Ancient Monuments

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Prehistoric ring cairn 810m NNE of Fernacre Farm

A Scheduled Monument in St. Breward, Cornwall

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Latitude: 50.5955 / 50°35'43"N

Longitude: -4.6133 / 4°36'48"W

OS Eastings: 215136.096946

OS Northings: 80573.671973

OS Grid: SX151805

Mapcode National: GBR N7.CW9B

Mapcode Global: FRA 177H.DJR

Entry Name: Prehistoric ring cairn 810m NNE of Fernacre Farm

Scheduled Date: 1 July 1994

Source: Historic England

Source ID: 1008118

English Heritage Legacy ID: 15221

County: Cornwall

Civil Parish: St. Breward

Traditional County: Cornwall

Lieutenancy Area (Ceremonial County): Cornwall

Church of England Parish: St Breward

Church of England Diocese: Truro


The monument includes a small prehistoric ring cairn, one of a linear group of
cairns situated on the lower south eastern slope of Roughtor in the upper
valley of the De Lank River on north west Bodmin Moor. A medieval tin-miners'
water-course cuts through part of the cairn.
The cairn survives with a circular bank of heaped rubble up to 9.5m in
external diameter. The bank is up to 1.25m wide and 0.2m high incorporating
occasional edge-set facing slabs, up to 0.7m long, along its inner edge. A
medieval tin-miners' water-course, called a leat, passes across the northern
sector of the cairn's bank in its WNW-ESE course to supply water to the tin-
workings along the valley floor. The leat, visible as a slight ditch 1m wide
and 0.2m deep, creates a break 2m wide in the northern part of the cairn bank.
Another 2m wide break in the bank's WSW sector is considered to derive from an
unrecorded antiquarian excavation at this cairn. Rubble removed from both of
these breaks has been heaped onto the cairn bank's north western sector,
creating an ovoid mound measuring 5.75m NE-SW by 5m NW-SE and rising 0.6m
high, with an irregular upper surface with hollows up to 0.3m deep.
This ring cairn is situated in the SSW half of a linear group of nine broadly
contemporary small cairns arranged on an almost straight NNE-SSW alignment
over 280m along a slight crest in the valley side c.150m west of the De Lank
River. The other eight cairns, beyond this monument, also include a second
ring cairn. The linear cairn group is located near other broadly contemporary
settlement sites, field systems, funerary and ritual monuments on the slopes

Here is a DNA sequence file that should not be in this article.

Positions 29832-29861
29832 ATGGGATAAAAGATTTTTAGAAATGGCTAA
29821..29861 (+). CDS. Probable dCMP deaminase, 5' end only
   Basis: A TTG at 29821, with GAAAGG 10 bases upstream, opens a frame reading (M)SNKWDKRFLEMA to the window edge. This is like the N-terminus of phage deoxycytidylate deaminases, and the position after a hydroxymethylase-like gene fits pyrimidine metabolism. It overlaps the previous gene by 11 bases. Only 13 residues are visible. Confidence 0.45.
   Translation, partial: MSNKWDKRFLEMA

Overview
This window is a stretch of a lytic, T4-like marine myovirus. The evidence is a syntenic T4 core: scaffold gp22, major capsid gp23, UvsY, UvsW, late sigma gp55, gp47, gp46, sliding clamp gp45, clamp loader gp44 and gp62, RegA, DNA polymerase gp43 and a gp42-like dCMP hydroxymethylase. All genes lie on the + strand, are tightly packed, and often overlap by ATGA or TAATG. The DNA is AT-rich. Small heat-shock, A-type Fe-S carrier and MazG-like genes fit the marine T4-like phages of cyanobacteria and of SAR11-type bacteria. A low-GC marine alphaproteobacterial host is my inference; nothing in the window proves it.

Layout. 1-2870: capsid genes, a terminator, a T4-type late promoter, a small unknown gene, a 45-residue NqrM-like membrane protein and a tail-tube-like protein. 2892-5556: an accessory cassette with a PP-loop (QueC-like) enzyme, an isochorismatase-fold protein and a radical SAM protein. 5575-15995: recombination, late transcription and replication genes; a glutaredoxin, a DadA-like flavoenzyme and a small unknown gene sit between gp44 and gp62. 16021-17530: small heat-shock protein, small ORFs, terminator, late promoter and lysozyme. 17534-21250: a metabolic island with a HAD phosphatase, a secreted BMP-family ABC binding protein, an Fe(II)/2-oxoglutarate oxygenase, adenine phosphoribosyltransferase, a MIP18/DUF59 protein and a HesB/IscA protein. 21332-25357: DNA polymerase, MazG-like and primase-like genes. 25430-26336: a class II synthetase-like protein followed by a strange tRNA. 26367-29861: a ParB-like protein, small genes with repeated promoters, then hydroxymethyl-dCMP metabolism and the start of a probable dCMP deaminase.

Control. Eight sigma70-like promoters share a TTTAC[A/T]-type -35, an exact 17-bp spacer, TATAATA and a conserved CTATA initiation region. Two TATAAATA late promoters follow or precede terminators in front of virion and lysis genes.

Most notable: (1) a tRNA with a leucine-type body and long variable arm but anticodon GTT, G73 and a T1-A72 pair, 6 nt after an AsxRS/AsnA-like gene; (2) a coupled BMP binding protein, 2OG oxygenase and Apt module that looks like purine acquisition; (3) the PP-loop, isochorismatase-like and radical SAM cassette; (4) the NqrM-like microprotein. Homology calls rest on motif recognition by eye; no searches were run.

of Roughtor.

The site of the monument is shown on the attached map extract.
It includes a 2 metre boundary around the archaeological features,
considered to be essential for the monument's support and preservation.

Source: Historic England

Reasons for Scheduling

Bodmin Moor, the largest of the Cornish granite uplands, has long been
recognised to have exceptional preservation of archaeological remains. The
Moor has been the subject of detailed archaeological survey and is one of the
best recorded upland landscapes in England. The extensive relict landscapes of
prehistoric, medieval and post-medieval date provide direct evidence for human
exploitation of the Moor from the earliest prehistoric period onwards. The
well-preserved and often visible relationship between settlement sites, field
systems, ceremonial and funerary monuments as well as later industrial remains
provides significant insights into successive changes in the pattern of land
use through time. Ring cairns are ritual monuments comprising a circular bank
of stones surrounding a hollow central area. The bank may be kerbed on the
inside, and sometimes on the outside as well, with small uprights or boulders.
Excavation has revealed the presence of pits, some containing cremation
burials, within the central area. Ring cairns are contemporary with other
Bronze Age (c.2000-700 BC) funerary monuments on the Moor. Although no precise
figure is available, current evidence indicates that there are only between
250 and 500 known examples of this monument class nationally. As a relatively
rare monument type exhibiting considerable variation in form, a substantial
proportion of surviving examples are considered worthy of preservation.

This ring cairn on the south eastern slope of Roughtor has survived
substantially intact. The limited and well defined disturbance from the
miners' leat and the break in its WSW sector have affected little of its bank
and interior deposits. The presence of this ring cairn within a linear group
containing other cairn types and the proximity of this group to other broadly
contemporary ritual, funerary and settlement sites demonstrate the nature and
diversity of ritual practices and their relationship to farming activities
during the Bronze Age.

Source: Historic England


1992, Carter, A/Fletcher, M J /RCHME, 1:2500 AP transcription and field trace for SX 1580,
1992, Cornwall SMR entry for PRN 3521.8,
Carter, A/Fletcher, M J/RCHME, 1:2500 AP transcriptions & field traces: SX 1380-1;1480-2;1580-1,

Source: Historic England

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